I'm kind of surprised Werner slipped up so soon -- to be fair last episode's time jump really hasn't fully sunk in for me yet.  I think BCS is  done with the slow burn of the first few seasons and it's going to continue ramping up for this season and next (which I think will be the last, just like BB).   I think a perfect way to end BCS would be the last episode taking place during the BB pilot, except we see everything from the perspective of the BCS characters.   A perfect segue into BB and a mobius loop for a show that is both a prequel and a sequel to it's parent.
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Trevor Krysak
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Posted: 25 September 2018 at 8:24am | IP Logged | 9 post reply

All that work by those men. All those months spent carving out that space. And it all gets torched by Walt and Jesse. I wonder if either of them would have had the slightest inkling of the effort required to get that space put together. Walt was focused on the quality of the equipment. But the labor behind it all likely not so much.

Nacho seems to be set to make his escape. Manitoba might be a bit of an adjustment for him and his pops. Assuming he could convince the old man to give up everything and get the heck out of Albuquerque.

We finally get to meet Lalo and he's definitely not like any Salamanca we've encountered. I could see him working well with Jimmy until things sour later on. I wonder if we'll get a Gus/Lalo scene or two before the season is done.

Hard to believe we only have two more weeks left and then the wait for season five begins.
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Greg Kirkman
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Posted: 25 September 2018 at 8:34am | IP Logged | 10 post reply

How long did they say the Sandpiper settlement would take?  Eight to ten years?   There's probably a sizable cheque waiting in escrow for Jimmy McGill and 'Gene' can't do squat to collect it.   Money that Jimmy rightfully earned fair and square versus all of the laundered money he had to deal with in the Saul years.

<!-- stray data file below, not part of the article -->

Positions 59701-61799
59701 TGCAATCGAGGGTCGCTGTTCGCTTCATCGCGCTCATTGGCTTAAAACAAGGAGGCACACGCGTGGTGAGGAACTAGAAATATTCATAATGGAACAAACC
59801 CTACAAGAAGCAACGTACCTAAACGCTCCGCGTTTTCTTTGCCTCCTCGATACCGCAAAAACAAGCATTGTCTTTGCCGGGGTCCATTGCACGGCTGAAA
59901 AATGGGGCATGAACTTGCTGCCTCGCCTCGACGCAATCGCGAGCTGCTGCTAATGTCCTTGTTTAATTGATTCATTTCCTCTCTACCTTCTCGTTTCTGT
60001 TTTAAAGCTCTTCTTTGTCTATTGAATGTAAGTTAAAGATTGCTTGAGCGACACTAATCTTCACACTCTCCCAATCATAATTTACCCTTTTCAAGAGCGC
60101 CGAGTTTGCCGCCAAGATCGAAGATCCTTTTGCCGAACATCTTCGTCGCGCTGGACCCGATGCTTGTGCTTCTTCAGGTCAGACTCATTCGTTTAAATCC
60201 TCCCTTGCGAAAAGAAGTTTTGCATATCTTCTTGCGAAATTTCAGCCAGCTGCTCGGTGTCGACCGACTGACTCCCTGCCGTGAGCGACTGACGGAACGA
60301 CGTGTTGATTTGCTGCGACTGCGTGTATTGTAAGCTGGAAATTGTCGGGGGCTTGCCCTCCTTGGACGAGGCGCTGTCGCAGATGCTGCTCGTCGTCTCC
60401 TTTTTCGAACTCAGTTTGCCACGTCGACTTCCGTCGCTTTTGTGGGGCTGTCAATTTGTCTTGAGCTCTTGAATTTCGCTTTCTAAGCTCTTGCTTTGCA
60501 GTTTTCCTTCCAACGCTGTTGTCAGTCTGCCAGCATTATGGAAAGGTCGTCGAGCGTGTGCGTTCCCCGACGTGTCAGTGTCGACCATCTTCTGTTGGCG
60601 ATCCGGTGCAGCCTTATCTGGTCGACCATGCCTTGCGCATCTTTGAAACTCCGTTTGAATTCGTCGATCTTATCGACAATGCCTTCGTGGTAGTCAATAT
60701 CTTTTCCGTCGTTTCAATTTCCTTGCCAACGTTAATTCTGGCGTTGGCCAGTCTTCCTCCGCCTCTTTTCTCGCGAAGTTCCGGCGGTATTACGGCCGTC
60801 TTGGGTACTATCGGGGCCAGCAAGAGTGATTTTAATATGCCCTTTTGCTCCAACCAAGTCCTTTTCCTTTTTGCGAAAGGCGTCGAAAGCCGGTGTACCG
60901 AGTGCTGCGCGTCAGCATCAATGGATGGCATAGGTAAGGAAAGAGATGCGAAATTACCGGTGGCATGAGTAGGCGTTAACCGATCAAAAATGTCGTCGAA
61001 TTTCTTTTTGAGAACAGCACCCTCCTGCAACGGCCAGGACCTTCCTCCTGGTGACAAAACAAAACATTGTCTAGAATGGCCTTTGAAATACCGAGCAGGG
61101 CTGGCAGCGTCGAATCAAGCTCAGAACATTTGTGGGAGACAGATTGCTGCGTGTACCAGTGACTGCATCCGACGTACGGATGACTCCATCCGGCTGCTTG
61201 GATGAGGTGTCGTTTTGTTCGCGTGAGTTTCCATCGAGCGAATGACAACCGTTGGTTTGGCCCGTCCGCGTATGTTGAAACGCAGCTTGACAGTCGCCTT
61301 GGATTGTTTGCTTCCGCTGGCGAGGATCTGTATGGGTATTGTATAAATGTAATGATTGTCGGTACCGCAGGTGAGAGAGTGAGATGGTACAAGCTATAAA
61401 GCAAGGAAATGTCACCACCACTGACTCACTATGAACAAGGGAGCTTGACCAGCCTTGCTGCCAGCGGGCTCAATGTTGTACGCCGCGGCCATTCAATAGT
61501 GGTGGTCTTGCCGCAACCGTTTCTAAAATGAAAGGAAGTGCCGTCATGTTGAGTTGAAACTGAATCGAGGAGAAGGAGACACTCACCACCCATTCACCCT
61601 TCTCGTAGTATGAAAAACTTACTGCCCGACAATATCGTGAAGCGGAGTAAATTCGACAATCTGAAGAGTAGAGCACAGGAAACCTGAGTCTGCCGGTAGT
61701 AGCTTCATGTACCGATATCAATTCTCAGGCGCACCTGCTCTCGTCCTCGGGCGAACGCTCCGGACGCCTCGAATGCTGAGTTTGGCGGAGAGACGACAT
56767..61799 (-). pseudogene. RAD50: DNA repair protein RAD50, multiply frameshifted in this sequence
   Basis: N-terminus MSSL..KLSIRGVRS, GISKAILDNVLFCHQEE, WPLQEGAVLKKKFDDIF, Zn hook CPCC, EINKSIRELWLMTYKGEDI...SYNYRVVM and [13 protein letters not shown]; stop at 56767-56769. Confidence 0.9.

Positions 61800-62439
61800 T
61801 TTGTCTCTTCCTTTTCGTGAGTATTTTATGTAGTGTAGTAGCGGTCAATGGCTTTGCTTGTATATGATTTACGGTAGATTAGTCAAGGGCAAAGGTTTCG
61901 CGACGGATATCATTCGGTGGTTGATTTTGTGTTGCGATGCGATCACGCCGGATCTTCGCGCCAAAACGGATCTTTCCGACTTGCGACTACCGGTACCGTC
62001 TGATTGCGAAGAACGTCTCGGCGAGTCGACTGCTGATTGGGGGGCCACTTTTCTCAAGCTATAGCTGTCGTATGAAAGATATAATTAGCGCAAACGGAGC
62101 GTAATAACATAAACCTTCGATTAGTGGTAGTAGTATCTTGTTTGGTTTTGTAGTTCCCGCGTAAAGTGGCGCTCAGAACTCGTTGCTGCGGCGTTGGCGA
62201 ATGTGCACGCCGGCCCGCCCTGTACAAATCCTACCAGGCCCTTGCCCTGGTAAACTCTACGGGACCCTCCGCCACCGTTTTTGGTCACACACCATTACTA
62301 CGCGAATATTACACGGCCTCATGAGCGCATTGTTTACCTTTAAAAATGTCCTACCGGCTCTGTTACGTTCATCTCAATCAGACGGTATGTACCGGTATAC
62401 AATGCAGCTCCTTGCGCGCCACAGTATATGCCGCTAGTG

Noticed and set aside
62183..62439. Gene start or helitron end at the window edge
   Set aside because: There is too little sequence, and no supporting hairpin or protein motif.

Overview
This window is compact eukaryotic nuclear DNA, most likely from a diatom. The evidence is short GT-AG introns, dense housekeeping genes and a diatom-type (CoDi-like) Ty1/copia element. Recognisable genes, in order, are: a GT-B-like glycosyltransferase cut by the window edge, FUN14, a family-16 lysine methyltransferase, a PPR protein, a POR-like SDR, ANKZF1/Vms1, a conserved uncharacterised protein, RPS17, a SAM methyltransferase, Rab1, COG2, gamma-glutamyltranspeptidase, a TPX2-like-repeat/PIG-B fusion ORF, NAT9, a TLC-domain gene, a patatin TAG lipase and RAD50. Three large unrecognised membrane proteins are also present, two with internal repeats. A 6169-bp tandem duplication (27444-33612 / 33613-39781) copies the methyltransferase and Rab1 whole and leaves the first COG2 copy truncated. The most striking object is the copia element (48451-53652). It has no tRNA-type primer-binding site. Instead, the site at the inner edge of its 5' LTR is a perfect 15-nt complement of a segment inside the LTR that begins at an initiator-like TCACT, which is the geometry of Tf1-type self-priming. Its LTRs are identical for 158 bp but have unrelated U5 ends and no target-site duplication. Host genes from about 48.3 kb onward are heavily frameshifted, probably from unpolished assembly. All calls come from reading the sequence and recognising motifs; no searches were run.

++++++++

The Sandpiper case and its fallout has been a running thread throughout the entire series, and I’m thinking that it’s gonna eventually pay off, if you’ll pardon the pun.


Edited by Greg Kirkman on 25 September 2018 at 8:41am
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Greg Kirkman
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Posted: 25 September 2018 at 8:38am | IP Logged | 11 post reply

I think BCS is  done with the slow burn of the first few seasons and it's going to continue ramping up for this season and next (which I think will be the last, just like BB.
+++++++

A lot of people sorta-kinda think of BB’s final season as its sixth season, even though it’s technically supposed to be season five, but broken up into two halves spaced a year apart. So, that could mean a sixth season for BCS in order for both shows to be symmetrical.

I’m already dreading the fact that there are only two episodes left to go, this season!
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Steve De Young
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Posted: 25 September 2018 at 10:33am | IP Logged | 12 post reply

At least once in BB that I remember, Saul mentions a past wife.  A lot of what came out of Saul's mouth was B.S., but we've seen that some of it, like convincing a woman he was Kevin Costner, was actually true.